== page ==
Arrow-right Camera

The Spokesman-Review Newspaper
Tuesday, December 18, 2018  Spokane, Washington  Est. May 19, 1883
Partly Cloudy Night
45° Partly Cloudy Night

News >  Washington

Washington state lawmakers call for limits on plastic bags

UPDATED: Wed., Nov. 28, 2018, 7:41 p.m.

This June 15, 2017, photo shows bagged purchases from the Kroger grocery store in Flowood, Miss. Plastic grocery bags could be a thing of the past in Washington if the Legislature goes along with proposals announced Wednesday. (Rogelio V. Solis / Associated Press)
This June 15, 2017, photo shows bagged purchases from the Kroger grocery store in Flowood, Miss. Plastic grocery bags could be a thing of the past in Washington if the Legislature goes along with proposals announced Wednesday. (Rogelio V. Solis / Associated Press)

Plastic grocery bags could be a thing of the past in Washington if the Legislature goes along with proposals announced Wednesday as a way to cut down on plastic pollution in the oceans.

The House and Senate will each get legislation introduced to ban single-use plastic bags at grocery and other retail stores in an effort to get shoppers to switch to reusable bags. Those who forget their reusable bags would be able to get paper bags at the checkout lane – for a dime each.

Western Washington already has a patchwork of individual ordinances restricting plastic bags or encouraging reusable ones in 22 cities and one county.

Sen. Kevin Ranker, an Orcas Island Democrat who intends to sponsor the Senate bill, said he expects the legislation to create a statewide policy to pre-empt the different local ordinances, which have been enacted over the last nine years.

“Citizens and local governments are out in front on this,” Ranker said.

Plans for the bills were announced Wednesday at the Seattle Aquarium as a way to underscore plastic pollution in the oceans, although final versions haven’t been written. The Legislature doesn’t start until Jan. 14, and bills can’t be filed before December. But plans are for the ban to focus on single-use, so-called “T-shirt” bags which have two loops for handles, but exempt smaller bags used for produce, prescription drugs, or nails, or to wrap newspapers or dry cleaning.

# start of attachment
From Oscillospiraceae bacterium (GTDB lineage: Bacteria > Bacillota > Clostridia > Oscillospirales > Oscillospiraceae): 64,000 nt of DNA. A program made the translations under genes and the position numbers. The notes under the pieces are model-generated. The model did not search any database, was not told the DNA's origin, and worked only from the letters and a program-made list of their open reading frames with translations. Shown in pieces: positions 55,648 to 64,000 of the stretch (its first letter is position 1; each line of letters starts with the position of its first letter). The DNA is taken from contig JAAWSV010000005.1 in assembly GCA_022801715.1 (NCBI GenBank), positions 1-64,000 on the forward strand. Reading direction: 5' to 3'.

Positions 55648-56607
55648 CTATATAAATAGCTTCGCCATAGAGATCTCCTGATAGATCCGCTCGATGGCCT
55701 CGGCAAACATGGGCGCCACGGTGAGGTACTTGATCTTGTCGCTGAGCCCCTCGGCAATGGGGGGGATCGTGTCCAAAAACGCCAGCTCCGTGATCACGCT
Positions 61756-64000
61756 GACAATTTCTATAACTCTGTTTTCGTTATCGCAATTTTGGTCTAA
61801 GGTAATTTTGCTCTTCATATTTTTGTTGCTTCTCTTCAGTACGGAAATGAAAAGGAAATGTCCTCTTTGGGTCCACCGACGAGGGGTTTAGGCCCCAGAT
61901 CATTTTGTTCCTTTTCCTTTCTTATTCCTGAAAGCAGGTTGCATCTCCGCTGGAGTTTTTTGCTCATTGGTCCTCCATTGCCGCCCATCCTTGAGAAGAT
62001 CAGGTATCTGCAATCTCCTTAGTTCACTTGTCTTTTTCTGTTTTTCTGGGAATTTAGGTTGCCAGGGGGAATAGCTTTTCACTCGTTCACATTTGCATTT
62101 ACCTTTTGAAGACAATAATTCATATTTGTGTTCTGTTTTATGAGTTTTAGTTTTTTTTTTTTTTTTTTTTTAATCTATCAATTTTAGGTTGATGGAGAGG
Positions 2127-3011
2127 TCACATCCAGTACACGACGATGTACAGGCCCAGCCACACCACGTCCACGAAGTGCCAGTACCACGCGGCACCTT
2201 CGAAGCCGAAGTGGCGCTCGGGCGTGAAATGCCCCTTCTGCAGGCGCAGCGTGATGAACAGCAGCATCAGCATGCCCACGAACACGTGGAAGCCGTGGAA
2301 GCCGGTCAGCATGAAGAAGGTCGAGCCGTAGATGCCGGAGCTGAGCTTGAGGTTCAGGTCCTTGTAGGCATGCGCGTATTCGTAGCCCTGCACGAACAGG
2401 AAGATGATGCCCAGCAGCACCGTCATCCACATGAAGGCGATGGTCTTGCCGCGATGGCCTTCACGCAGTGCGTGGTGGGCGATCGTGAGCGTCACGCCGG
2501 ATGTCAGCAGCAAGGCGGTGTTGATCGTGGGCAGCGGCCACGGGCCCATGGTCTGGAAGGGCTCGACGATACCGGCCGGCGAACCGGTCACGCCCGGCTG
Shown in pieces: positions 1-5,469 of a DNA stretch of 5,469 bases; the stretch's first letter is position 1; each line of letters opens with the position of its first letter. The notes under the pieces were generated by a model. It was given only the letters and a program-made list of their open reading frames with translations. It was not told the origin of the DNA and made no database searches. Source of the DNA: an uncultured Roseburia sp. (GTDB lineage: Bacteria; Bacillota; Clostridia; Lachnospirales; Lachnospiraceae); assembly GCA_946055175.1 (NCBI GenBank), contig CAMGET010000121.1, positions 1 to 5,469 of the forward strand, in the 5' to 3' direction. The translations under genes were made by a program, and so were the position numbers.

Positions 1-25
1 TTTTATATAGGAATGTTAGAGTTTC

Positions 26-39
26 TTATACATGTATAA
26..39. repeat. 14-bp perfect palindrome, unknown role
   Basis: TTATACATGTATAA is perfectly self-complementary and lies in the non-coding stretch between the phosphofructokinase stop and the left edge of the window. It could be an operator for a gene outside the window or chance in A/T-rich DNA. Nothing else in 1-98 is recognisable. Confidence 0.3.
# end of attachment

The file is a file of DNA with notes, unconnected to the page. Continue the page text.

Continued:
The bags make their way into streams, rivers and oceans where are sometimes eaten by sea turtles that mistake them for jellyfish, or break into smaller pieces but don’t biodegrade, and are eaten by other species. They are often among the most common items found in beach cleanups, Gus Gates, Washington policy manager for the Surfrider Foundation, said at the press conference.

Ranker, who was named chairman of the Senate Environment and Tourism Committee later Wednesday, said the plastic bag ban will be part of a “year of the environment” push in the session that would also include protection for orcas and a push for low-carbon fuels.


Subscribe to the Morning Review newsletter

Get the day’s top headlines delivered to your inbox every morning by subscribing to our newsletter

There was a problem subscribing you to the newsletter. Double check your email and try again, or email webteam@spokesman.com

You have been successfully subscribed!


Top stories in Washington